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Nau mai haere mai ki te Matariki! Ngā Whetū

matariki day

Ōtautahi – New Zealanders are looking forward to the first-ever Matariki long weekend tomorrow.

It is the first public holiday to acknowledge te ao Māori which is an exciting milestone for Aotearoa New Zealand.

The Māori New Year is celebrated annually when, in mid-winter, the Matariki star cluster rises, which is also the winter solstice, which is the shortest day of the year.

This signals the time of year for all Kiwis to remember loved ones who have gone before us. The Matariki stars lead the way to te waka o Tamarereti, where those who have died in the last year have gathered to begin their voyage to the gathering of those who lived before them, known as te kahui o nga kahurangi.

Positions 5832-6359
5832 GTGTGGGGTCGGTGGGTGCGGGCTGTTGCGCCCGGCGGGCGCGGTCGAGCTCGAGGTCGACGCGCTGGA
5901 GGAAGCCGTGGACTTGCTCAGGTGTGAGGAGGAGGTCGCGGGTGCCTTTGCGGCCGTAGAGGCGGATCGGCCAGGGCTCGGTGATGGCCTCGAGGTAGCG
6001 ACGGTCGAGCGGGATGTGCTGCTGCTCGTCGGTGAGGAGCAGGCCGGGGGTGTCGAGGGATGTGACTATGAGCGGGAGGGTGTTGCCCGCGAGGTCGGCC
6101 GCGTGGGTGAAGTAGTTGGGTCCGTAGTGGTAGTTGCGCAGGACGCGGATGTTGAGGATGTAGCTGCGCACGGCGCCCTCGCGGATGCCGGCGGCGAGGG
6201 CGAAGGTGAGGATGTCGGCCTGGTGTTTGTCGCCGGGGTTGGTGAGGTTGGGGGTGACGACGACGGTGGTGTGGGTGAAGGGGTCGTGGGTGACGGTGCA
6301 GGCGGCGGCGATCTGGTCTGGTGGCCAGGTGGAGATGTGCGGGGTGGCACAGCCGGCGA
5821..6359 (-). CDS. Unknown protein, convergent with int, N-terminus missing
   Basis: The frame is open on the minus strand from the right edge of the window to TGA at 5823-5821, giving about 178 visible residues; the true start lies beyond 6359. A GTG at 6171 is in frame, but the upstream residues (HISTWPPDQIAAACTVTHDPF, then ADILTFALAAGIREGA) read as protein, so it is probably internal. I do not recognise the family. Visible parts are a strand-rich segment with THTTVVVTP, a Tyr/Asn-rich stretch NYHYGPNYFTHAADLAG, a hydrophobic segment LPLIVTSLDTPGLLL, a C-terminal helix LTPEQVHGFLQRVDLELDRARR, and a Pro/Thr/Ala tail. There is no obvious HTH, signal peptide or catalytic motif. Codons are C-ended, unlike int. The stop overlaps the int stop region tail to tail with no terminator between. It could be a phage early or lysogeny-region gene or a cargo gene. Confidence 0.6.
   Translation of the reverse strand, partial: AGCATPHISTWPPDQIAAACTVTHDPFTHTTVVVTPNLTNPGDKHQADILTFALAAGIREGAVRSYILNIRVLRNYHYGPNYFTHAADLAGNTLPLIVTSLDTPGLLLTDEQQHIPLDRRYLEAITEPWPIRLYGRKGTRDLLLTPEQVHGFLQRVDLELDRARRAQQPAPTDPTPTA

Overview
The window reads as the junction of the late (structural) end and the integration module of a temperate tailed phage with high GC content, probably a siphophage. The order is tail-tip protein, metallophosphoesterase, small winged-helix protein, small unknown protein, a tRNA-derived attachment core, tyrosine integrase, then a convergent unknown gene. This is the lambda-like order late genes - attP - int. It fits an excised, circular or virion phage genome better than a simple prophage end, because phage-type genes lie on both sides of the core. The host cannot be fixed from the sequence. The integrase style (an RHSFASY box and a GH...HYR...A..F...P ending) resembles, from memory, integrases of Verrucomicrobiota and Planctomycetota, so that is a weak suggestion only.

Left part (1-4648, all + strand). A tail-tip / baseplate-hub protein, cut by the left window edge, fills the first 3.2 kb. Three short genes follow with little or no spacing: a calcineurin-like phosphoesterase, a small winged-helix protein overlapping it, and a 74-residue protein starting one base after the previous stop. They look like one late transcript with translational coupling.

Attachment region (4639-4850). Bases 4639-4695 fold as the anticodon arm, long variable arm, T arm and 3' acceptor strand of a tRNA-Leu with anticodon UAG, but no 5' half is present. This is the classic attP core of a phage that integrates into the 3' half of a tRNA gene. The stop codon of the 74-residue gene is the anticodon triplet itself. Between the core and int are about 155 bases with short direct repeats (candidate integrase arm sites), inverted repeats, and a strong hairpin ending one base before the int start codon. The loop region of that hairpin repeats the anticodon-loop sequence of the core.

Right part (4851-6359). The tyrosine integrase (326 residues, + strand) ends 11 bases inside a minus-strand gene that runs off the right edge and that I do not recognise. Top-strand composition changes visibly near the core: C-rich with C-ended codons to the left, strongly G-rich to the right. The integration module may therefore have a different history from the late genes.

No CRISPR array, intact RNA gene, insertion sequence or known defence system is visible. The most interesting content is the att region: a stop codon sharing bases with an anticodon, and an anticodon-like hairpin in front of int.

Earlier this year NZ Post commemorated Matariki with stamps and coins. To celebrate the new holiday, this year’s collectables focused on the Matariki origin story.

Matariki is an abbreviation of ‘Ngā Mata o te Ariki Tāwhirimātea, or the the eyes of the god Tāwhirimātea and it refers to the cluster of stars otherwise known as Pleiades.

In the creation story, the children of Ranginui, the sky father, and Papatūānuku, the Earth mother,  wished to separate their parents so that light could come into the world.

The only brother who did not agree to this was Tāwhirimātea, the god of wind and storms. Some say that Tāwhirimātea was so angry with his siblings for separating his parents that he tore out his eyes and threw them into the heavens. They became the stars of Matariki.

The NZPost stamp issue includes a presentation pack, which tells the Matariki origin story and includes the miniature sheet, first day cover and full set of stamps. The stamps and coins were created by KE Design. On this exceptional gold proof coin, Tāwhirimātea is depicted casting his eyes into the heavens.

In 2022 the Matariki public holiday falls on Friday 24 June. Matariki Day will shift each year to align with the maramataka, which is the Māori lunar calendar.